Sitting forty feet below the surface of the Red Sea and watching my son Oren being anointed “scuba ready” by Muhammad-the-Egyptian-dive master is an odd sight. Oren is on his knees, facing Mohammad and going thru five distinct exercises: taking out the regulator, off with the weight belt, buddy breathing…etc.
It’s all done in silence with hand signals; an underwater pantomime played to the background of ascending air bubbles and large colorful fish going about their business. At the end of the drill, Muhammad claps, shakes Oren’s hands and signals that we are ready to dive.
We are diving at the mouth of the Fjord, a bay carved in the red mountains of the Sinai desert about 10 miles south of Eilat. This is now Egypt, but forty years ago when I snorkeled and fished here with my Dad, it was Israel; my own little slice of paradise. Here inside the Fjord is where we used to camp and on the mountains above is where we used to chase the sunrise.
It’s no coincidence that I’m back here again. I’m not searching for my lost paradise; I’m looking to pass it on all over again to my kids. It must be some kind of calling that animals have. Like sea turtles that migrate back to their birth beach to continue the cycle, so must my kids feel the magic that happens when the desert and the reef meet.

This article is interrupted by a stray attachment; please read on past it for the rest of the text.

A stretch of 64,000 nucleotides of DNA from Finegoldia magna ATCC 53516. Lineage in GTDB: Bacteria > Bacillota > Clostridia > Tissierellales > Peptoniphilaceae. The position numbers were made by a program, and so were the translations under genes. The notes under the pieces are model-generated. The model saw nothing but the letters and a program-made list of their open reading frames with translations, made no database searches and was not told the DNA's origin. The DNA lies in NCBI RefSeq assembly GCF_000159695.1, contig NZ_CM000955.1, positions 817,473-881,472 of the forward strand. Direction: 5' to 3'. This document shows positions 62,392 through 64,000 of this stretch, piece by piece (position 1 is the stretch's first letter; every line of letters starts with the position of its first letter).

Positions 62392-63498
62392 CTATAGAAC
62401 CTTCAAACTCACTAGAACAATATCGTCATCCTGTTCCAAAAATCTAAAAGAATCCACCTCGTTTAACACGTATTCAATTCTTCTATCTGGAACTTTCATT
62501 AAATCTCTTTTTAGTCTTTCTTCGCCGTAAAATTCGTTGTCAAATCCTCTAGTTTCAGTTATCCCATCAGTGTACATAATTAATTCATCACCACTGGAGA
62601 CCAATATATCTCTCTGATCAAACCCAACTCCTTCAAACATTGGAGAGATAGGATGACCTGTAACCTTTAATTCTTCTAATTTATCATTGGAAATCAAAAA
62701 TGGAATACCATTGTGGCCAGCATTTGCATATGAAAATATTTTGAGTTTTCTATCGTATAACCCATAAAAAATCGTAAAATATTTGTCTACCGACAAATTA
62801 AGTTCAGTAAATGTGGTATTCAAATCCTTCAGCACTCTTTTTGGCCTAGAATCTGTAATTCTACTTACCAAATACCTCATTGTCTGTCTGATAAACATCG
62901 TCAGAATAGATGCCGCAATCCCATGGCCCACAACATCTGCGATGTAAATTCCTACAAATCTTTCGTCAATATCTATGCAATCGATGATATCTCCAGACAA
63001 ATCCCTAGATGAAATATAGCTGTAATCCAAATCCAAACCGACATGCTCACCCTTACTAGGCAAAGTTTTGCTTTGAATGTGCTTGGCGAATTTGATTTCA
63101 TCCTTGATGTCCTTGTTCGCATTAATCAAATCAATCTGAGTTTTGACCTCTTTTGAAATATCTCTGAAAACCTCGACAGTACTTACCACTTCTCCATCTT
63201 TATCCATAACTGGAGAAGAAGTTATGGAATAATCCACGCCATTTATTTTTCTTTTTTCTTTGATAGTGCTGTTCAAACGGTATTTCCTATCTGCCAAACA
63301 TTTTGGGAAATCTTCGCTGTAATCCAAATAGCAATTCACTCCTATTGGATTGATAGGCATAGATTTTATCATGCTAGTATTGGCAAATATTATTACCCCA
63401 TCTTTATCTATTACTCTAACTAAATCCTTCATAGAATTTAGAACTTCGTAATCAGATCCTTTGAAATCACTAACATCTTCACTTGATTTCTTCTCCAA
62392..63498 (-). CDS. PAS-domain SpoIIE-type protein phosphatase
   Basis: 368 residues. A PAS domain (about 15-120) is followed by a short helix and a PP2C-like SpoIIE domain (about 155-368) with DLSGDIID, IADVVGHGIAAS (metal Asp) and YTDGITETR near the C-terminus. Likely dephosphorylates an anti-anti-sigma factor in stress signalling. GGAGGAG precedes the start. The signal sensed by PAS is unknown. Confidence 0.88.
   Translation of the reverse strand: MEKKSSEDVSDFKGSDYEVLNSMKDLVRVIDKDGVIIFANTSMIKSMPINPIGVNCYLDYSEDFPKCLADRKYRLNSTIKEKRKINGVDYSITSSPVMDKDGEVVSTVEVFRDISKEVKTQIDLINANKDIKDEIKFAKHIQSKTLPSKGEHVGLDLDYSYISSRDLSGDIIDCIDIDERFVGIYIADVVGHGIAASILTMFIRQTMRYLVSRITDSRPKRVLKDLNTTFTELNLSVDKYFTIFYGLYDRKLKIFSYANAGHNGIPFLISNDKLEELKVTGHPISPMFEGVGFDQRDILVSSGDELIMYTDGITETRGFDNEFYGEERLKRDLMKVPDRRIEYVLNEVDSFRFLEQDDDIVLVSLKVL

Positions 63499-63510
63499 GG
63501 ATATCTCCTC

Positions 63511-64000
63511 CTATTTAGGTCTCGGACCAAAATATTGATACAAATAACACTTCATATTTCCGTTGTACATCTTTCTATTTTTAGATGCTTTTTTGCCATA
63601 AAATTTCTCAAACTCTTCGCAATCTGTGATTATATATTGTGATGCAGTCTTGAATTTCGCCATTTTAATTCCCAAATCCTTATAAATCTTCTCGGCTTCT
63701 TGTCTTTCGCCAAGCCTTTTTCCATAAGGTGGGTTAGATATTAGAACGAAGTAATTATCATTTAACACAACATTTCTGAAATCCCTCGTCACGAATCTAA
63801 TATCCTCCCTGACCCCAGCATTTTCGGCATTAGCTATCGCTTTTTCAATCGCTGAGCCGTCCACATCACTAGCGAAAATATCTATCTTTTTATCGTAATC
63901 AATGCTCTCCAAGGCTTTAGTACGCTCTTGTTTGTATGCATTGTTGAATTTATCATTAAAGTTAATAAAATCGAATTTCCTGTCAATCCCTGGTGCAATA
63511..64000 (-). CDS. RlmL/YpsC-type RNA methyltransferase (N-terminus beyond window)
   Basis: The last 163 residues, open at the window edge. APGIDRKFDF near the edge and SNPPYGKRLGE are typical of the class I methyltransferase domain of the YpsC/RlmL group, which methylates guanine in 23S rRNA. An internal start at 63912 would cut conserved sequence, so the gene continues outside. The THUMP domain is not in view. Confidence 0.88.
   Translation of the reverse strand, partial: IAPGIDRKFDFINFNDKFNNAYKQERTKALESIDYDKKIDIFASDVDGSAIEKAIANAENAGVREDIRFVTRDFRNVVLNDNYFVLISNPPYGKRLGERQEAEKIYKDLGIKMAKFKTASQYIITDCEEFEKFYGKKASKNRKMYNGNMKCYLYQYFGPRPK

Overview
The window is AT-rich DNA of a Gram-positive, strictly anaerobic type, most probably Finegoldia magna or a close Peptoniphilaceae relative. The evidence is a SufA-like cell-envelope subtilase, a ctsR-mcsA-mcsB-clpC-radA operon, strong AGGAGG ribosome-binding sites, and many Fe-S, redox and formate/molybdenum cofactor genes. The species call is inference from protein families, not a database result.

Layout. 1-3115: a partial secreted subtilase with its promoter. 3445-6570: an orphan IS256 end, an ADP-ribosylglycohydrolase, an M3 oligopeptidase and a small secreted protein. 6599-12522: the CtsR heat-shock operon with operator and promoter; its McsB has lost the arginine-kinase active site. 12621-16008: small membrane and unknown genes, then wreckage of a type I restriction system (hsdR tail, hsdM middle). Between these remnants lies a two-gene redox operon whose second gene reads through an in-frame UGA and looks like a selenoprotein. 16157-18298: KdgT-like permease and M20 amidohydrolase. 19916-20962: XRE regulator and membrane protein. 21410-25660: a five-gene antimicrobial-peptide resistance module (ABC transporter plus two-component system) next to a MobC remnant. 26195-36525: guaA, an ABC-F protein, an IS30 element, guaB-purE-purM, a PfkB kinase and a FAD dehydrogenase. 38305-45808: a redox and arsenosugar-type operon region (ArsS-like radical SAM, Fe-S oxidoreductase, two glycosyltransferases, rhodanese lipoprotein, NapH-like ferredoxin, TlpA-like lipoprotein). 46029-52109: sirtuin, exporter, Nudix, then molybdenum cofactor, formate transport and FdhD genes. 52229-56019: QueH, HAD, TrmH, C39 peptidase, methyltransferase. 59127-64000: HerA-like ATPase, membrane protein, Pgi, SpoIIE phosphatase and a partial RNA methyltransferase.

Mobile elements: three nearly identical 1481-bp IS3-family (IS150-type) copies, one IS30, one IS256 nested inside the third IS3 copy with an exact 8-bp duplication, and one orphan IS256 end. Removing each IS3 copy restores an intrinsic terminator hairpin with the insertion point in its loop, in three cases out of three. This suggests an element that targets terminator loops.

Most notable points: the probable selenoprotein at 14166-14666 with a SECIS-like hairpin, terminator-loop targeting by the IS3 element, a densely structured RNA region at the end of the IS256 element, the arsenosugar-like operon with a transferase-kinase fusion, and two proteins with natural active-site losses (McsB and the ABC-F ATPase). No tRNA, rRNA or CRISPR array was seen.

While Oren is gliding underneath, Lior is snorkeling along the top of the reef and is engrossed in puffer fish, lion fish, you name it, if you saw it in Nemo, it’s here.
Both kids are getting kissed by the relentless sun and by the hair dryer like breeze. It’s a good day in paradise.
Back in Eilat we head to our favorite Café Beach eatery and take up our usual spot on the deck facing the Edom Mountains of Jordan. Moonrise should be in about an hour, or in plenty of time to consume some humus, salad and nana tea.
We love our waiters. Tonight Gal is on duty — a native from Eilat. His Mom tells him stories of a paradise lost. She reminds him that there is only a fraction, a very small fraction, of reef left in Eilat.
Back in her (our) day you could walk along this thriving reef for 10 miles and trip over exotic shells. Today there are plastic bags blowing in the wind.
Oren watches the cups and bags blow into the azure water and starts chasing them down hoping to keep them from polluting the reef. He is beginning to understand that this is his paradise too.